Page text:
The result to farmers? They would potentially have to alter production practices in order to meet some marketing created demand from consumers. Families that live in areas that cannot produce a crop with irrigation? They go out of business. Overall yields go down, acres suitable for production goes down, the number of farmers goes down.
There is no difference on a GMO label. It gives you information sure, but it tells you NOTHING.
The boys and I made the trip back home to northern Illinois over the weekend, without my husband who was in the fields still, and someone asked, “Does your husband just farm?”.
I understood the question. The person asking was wondering if that was his full time job or if he had another job. And the person asking was certainly not meaning any offense by the question. But it had me thinking for many of the miles home.
My husband, like any farmer, is not “just” a farmer. He is a well-educated, smart man. And this is not unique to my husband. Most all the successful farmers I know are ridiculously smart. In no way are these people “just” farmers. So here is a list of just some of the roles farmers play every day.
·Laborers: Much of their day is spent doing physical labor. Before I sat down at my desk this morning my husband had physically hauled feed to several hundred animals and picked about 30 dozen ears of sweet corn. A few months ago we participated in a Fitbit challenge and I was blown away when my husband consistently out-stepped me (the runner!).
One day I had an EIGHTEEN mile run. I got up at 4am and purposely ran around town in circles for 18 miles. He out-stepped me that day (they were building fence) by 100 steps. I cried.
·Scientists: They are constantly gathering and analyzing data, testing soils and plants, analyzing those tests to make informed decisions about what the next move will be. This year for instance, my husband has had to monitor the rain fall on each of his fields to try and gage how the nutrient content, soil health and plants will be affected from the large amounts of moisture we have had and determine if there is anything they can do to help their plants.
If you doubt the intelligence of a farmer, check out this guide from North Carolina Department of Ag that is supposed to help a person read a soil test.
·Weathermen: The farmer does not rely on the local news channel for his forecast. Instead, he gets out his smart phone and looks at a dozen different websites, analyzes the radar maps, and makes his best determinations about when to plant, when to mow hay, and when to hold off. These decisions can be the difference between making a profit or not.
People married to farmers do not check the weather either – we simply call our farmer (who is probably more accurate)!
·Chemists: Many farmers have their chemical applicators licenses and are required to study and understand the chemicals they are using. Watching my husband prepare his sprayer is like watching a chemist at work in a lab. He is intimately familiar with the chemicals he is using, their purpose, risks and hazards, and the exact measurements and mixtures he needs to be safe and effective!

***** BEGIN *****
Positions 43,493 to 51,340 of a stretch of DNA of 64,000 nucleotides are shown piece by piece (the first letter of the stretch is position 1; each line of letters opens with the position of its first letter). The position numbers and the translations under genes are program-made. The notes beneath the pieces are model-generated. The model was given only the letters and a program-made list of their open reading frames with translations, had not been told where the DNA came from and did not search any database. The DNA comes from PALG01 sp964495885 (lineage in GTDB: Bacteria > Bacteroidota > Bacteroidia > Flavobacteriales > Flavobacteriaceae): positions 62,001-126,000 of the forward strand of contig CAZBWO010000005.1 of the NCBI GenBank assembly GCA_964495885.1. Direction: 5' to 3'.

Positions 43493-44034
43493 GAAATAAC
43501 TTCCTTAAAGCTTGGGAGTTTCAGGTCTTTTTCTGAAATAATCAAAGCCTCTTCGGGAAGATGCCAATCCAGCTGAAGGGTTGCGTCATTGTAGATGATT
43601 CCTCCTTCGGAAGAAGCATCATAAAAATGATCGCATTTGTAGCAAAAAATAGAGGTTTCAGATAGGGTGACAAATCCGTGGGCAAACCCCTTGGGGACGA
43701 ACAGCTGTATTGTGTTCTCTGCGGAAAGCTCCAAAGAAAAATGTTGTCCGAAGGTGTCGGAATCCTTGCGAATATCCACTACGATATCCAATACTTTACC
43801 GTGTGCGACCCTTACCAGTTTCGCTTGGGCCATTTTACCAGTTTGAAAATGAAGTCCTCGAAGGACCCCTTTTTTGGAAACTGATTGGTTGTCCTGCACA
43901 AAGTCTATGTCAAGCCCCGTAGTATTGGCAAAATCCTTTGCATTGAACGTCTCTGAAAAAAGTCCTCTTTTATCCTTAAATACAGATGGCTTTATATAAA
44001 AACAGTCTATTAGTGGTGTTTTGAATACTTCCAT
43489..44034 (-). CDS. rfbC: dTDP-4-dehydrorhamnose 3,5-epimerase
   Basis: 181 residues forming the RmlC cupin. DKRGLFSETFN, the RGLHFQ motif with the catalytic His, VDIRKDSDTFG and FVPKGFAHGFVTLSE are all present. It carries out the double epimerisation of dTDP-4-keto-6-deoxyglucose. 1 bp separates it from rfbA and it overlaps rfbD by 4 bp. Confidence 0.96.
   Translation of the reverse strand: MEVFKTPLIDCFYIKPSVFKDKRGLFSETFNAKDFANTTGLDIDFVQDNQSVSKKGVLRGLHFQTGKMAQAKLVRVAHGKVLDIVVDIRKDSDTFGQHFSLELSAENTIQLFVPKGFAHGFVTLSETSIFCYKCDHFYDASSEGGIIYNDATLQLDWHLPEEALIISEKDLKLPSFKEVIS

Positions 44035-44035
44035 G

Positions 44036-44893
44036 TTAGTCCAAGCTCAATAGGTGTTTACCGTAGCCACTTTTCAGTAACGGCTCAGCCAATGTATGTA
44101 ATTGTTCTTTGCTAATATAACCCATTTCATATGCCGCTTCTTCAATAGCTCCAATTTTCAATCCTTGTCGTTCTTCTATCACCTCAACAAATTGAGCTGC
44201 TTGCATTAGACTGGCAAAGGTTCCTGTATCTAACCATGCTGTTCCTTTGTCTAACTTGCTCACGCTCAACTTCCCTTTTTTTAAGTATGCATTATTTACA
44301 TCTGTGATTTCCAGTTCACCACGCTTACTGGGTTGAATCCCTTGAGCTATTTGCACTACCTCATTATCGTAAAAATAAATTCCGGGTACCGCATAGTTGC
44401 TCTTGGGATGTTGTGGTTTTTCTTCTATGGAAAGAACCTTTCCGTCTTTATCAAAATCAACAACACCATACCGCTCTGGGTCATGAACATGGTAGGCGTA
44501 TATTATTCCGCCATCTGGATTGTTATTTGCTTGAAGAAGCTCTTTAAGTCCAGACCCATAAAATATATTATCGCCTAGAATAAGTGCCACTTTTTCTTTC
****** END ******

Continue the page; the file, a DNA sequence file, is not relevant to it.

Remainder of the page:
·Veterinarians: Livestock farmers simply cannot rely on their local veterinarian all the time. They have to know about medications, dosages, and wound care. It’s not uncommon during calving or lambing season for my husband to have to deliver babies, treat mamma for something and treat babies for something in the middle of the night when no one else is available.
·Buyers: The options available to farmers for seed, chemical, fertilizers, loan products, equipment and more are endless. They have to spend time sorting through all of the data and reviews to make the best decisions for their operations. Unlike popular internet myth, Monsanto does not make a single one of these decisions for the farmer and Monsanto is only one of many choices they have.
·Marketers: Farmers have to market their own grain, hopefully at the right times. They have to make the final determination about what to sell and when. Again, these decisions can mean the difference between being able to make the farm payment or not.
·Lobbyists: Farmers now make up less than 1% of the population. This means each year politicians care less and less about how their legislation affects farmers. Several times a year my husband puts on his suit and tie and heads to our state capital to meet with lawmakers and tell his side of the story.
·Heavy Equipment Operators: So this is probably a given. Most people think of farmers driving their HUGE tractors in the fields. But farmers also have to navigate those giant pieces of equipment down city streets and highways, safely! This is a huge challenge for them during planting and harvest and one of the most stressful things about their job. So always remember to SLOW DOWN when you see farm equipment on the road!
·Mechanics: Farm equipment breaks down. It breaks down in fields that are miles and miles from anywhere. And most farmers can fix most anything and have to, often times in a hurry.
·Men of God: They know there is only a portion of their job they can control and huge portion they cannot. They cannot control the weather, disease, pests, prices and more. So they look up and ask the Good Lord to give them the tools they need to make it another year doing what they love.
Whatever farmers do they always do it well!
There seems to be a lot of confusion on the Internet about what exactly Monsanto runs and manages on modern farms. So I've made the following graphic to clear up any misconceptions.